Book 5 is a very different beast to the previous four books of the Analects. Rather than talk directly about the key values and principles of his teachings, Confucius focuses his attention on evaluating how well a dozen of his followers, four of his contemporaries, and eleven figures from the past live up to them.
Among his followers, Confucius only considers Yan Hui to be up to snuff. Indeed, in 5.9 Confucius admits that even he is not the equal of his protégé.
Zigong and Zilu undergo the strongest scrutiny in the book, with five and four appearances respectively. Despite his close relationships with them, the sage doesn’t hold back his criticism when he thinks they merit it. In 5.4, Confucius describes Zigong as a “vessel” (器/qì) and thus still has a long way to go before becoming a leader (君子/jūnzǐ). Although he has no concerns about Zilu’s bravery, Confucius questions whether he has the necessary materials or talent to accompany him on a voyage out to sea in 5.7.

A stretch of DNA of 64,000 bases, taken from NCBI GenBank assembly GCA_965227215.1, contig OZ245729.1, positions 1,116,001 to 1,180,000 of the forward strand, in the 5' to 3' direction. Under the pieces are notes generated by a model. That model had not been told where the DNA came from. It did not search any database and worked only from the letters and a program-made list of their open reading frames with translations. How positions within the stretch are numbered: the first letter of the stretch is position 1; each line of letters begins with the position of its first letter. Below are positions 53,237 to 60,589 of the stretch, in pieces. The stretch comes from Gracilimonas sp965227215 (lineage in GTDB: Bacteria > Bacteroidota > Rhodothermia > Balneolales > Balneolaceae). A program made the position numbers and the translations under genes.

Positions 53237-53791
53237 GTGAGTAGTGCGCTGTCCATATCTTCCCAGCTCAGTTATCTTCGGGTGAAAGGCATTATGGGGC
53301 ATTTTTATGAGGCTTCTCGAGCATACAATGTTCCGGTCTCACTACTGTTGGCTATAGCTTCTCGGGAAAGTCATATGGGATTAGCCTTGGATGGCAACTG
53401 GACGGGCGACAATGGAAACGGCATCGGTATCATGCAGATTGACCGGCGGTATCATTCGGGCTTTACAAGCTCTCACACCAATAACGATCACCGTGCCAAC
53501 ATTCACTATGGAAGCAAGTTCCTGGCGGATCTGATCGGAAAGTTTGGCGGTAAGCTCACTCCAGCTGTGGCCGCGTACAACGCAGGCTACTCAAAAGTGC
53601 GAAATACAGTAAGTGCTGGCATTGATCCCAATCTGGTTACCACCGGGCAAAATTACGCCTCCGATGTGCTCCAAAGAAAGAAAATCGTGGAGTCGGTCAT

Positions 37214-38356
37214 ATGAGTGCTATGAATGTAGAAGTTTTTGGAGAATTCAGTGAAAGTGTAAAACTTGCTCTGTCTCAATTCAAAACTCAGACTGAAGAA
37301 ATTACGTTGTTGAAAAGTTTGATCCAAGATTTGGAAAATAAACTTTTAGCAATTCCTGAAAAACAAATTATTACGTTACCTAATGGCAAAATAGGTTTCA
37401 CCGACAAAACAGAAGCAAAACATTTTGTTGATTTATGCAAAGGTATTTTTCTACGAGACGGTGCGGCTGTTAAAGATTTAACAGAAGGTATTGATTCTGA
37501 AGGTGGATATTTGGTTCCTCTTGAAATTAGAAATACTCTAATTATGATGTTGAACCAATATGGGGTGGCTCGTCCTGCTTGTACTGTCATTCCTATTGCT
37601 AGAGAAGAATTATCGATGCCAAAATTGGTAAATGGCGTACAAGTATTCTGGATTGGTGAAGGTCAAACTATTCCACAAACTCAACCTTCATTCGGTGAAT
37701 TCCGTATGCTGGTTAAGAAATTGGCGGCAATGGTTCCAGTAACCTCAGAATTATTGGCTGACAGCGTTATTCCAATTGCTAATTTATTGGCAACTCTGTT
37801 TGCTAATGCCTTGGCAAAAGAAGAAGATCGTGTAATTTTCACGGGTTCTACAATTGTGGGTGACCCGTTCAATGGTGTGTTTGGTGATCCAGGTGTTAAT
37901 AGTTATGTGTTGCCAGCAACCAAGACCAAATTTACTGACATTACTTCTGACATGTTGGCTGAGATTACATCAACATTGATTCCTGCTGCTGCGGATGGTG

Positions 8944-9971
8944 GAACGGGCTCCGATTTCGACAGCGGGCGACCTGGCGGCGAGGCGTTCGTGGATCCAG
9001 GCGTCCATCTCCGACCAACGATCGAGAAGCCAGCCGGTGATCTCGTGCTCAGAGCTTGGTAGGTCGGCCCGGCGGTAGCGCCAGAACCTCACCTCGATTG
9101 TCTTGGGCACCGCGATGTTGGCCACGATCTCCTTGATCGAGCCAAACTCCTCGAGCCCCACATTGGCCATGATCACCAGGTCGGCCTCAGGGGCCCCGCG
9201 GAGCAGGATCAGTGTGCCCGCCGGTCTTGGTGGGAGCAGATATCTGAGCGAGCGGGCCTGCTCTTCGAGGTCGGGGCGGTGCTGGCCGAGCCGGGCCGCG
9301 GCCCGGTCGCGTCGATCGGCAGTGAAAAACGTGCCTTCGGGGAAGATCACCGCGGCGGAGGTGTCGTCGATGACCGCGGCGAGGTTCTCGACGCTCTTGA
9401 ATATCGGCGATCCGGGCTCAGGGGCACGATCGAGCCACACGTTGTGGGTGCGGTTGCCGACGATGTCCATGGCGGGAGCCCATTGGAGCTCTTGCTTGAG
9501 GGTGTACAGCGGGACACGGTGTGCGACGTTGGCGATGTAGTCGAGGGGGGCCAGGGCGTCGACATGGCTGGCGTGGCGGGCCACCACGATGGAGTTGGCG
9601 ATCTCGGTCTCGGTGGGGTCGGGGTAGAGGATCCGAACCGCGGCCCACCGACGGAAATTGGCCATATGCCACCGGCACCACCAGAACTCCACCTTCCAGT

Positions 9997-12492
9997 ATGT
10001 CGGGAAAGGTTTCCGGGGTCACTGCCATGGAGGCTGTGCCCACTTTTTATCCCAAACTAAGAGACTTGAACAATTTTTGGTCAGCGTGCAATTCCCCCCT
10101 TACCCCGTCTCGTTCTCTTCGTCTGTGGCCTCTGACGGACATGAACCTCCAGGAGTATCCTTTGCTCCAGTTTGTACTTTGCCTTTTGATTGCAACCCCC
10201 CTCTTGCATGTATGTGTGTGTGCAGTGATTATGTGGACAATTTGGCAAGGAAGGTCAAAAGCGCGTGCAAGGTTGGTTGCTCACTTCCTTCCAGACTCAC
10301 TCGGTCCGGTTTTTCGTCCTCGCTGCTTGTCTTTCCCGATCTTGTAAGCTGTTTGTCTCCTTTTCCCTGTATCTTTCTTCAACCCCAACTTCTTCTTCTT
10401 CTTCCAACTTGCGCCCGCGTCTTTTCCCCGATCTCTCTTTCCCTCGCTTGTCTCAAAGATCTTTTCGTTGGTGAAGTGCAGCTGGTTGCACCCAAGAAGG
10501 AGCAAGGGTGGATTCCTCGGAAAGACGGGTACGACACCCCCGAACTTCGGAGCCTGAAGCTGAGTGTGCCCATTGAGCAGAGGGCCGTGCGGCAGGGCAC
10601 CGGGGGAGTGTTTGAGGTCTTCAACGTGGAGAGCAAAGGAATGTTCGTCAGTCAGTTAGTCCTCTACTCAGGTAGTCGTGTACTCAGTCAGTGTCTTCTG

With the exception of Yan Hui, who is mentioned twice, all the other followers who appear in Book 5 are only featured once. Indeed, for Zijian, Qidiao Kai, Shen Cheng, and Confucius’s son-in-law Gongye Chang, this is their one and only claim to fame in the Analects.
Book 5 features quite an array of contemporary and historical figures that Confucius is moved to pronounce on. Among the most famous of these are the brothers Boyi and Shuqi, who ended up starving to death because of their strict adherence to the principles of filial devotion; Zichan, who turned the state of Zheng into a major power with his reforms in the sixth century BCE; and Weisheng Gao, who is immortalized in the Zhuangzi for being swept to his death by a raging torrent after he refused to leave the spot where he had arranged a date with a maiden even though it was thrashing down with rain.